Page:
Present and future dimensions are made all the more difficult to deal with because of the critical balance between being too cautious and too rash. While Drucker thought that far more problems were caused by being too cautious, acting too quickly and rashly is also a real danger.
Doing the Right Thing at the Wrong Time is Wrong
While it may seem obvious that a company should not expand exponentially until it is ready, companies sometimes try to exploit their success before they have built a sufficient base. It is the right move, but rashness causes a too early action.
A health food store in Los Angeles was so successful in building sales that the manager opened fourteen stores within eighteen months. With insufficient financial resources, a brand name not yet established, and having not yet mastered intricacies of the supply chain within the industry, he was bankrupt in the nineteenth month. Many e-commerce companies learned this same lesson, and like the health food store manager, also found that future potential didn’t count for very much if you couldn’t pay your bills in the present. Their present decisions shouldn’t have been considered acceptable because they endangered the organization in the future.
When to Take a Specific Action
Knowing when to take a certain action is the basic timing decision. Take the introduction of new technology. You may think that if you develop something, you should just rush to introduce it. This is rarely the case. If your company is known for being first with the latest and cutting edge technology, that may be your competitive advantage. If this particular advantage is important in your industry, and you have the resources to support it and the risk involved, by all means, introduce the technology as soon as you develop it. In this case it makes sense to invest the resources necessary to insure that you are the very first to develop the innovation and introduce it into the marketplace.
However, if you haven’t got the resources that guarantee you an immediate impact, maybe it’s better to let someone else get in first and make the mistakes that you can learn from. Then you can introduce something even more advanced with less risk and a lower resource commitment.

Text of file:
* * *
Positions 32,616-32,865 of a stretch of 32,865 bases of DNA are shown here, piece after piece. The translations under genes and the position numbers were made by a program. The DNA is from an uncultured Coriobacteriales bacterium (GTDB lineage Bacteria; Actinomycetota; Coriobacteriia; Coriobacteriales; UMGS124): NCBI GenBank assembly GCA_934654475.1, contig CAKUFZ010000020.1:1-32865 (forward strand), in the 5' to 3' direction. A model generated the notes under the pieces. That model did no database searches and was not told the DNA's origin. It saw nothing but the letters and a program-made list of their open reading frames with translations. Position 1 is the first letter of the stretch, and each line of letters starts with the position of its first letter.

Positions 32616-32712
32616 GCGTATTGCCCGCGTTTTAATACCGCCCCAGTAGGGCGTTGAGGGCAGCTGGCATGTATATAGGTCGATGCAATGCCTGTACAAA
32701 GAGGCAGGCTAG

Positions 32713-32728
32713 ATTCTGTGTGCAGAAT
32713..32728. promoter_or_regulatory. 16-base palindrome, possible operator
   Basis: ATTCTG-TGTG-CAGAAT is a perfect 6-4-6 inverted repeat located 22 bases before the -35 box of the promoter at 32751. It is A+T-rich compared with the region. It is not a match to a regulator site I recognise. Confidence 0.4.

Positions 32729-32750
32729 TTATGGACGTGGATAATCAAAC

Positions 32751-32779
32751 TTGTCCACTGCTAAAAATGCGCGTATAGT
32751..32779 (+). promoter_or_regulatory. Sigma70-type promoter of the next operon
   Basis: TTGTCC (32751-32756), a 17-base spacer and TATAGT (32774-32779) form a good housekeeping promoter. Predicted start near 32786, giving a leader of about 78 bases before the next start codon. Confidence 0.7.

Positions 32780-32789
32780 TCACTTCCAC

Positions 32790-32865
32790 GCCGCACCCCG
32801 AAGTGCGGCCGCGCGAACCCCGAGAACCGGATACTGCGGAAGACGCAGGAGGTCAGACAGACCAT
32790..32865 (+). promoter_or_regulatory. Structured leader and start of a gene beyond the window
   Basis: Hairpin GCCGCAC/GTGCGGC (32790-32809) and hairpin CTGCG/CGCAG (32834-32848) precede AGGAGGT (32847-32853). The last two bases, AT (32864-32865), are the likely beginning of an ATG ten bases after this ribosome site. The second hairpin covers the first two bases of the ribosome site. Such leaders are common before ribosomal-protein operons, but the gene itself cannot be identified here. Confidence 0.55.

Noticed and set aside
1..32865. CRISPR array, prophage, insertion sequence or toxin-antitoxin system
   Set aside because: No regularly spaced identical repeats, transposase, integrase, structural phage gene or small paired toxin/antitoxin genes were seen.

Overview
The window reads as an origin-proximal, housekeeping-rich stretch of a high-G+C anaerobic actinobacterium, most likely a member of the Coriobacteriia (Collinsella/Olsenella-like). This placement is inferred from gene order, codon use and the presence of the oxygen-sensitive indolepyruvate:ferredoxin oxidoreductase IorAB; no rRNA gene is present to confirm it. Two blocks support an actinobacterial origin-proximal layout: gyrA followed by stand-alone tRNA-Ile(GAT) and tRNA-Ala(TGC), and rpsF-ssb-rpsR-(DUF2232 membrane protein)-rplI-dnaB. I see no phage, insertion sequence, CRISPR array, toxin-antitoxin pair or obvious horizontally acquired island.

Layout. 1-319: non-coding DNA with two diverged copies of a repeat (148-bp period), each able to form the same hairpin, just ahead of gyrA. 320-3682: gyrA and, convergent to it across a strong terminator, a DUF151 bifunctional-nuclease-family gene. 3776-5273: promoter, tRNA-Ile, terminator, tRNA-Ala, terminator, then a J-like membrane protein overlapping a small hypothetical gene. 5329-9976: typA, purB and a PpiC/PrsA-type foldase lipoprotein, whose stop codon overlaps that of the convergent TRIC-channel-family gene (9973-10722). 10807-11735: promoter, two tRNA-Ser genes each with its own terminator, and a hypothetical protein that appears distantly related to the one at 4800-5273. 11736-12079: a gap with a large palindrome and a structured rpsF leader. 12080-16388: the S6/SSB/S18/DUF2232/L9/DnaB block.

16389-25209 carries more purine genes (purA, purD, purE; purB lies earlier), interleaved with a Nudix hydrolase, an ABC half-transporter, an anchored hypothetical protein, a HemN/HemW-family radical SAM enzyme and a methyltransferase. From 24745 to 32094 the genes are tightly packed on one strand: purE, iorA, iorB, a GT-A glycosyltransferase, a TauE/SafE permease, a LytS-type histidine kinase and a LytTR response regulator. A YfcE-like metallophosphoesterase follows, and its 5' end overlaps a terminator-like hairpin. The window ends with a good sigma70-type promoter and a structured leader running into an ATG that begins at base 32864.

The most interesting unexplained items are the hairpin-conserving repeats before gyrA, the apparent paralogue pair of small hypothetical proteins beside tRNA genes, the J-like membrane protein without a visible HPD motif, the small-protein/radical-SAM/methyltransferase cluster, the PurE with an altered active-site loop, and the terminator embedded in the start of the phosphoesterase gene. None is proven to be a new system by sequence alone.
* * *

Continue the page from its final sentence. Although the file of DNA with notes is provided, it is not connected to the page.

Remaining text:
The fact is you can sometimes be the leading-edge technology company, miss the boat in being first, and still come out smelling like a rose. IBM was the technology leader in computers when someone at IBM did the flawed marketing research study that concluded that if IBM decided to develop the technology for personal computers, a mere 1000 customers a year would be interested in purchasing the resulting product.
Of course, this was utter nonsense, which Steve Jobs proved in founding Apple and creating an industry in the process. However, as we all know, technology-latecomer IBM did finally enter the market, with a technological inferior product no less, and took over the field by spotting the weaknesses in Apple’s strategy of maintaining strict control over who could write computer software for its hardware. Actually, IBM wasn’t just late to market; it was very late with a host of other companies getting to market first. This doesn’t mean that being late is always the thing to do. It does, however, show that for industries in which the state of technology is not the big differentiator, hanging back may have advantages. The importance of timing of entry into the marketplace always has both advantages and disadvantages. It’s up to you to think it through and figure it out.
A manager must conclude, as Drucker did, that it’s not enough to do the right thing. A successful decision maker must do the right thing at the right time.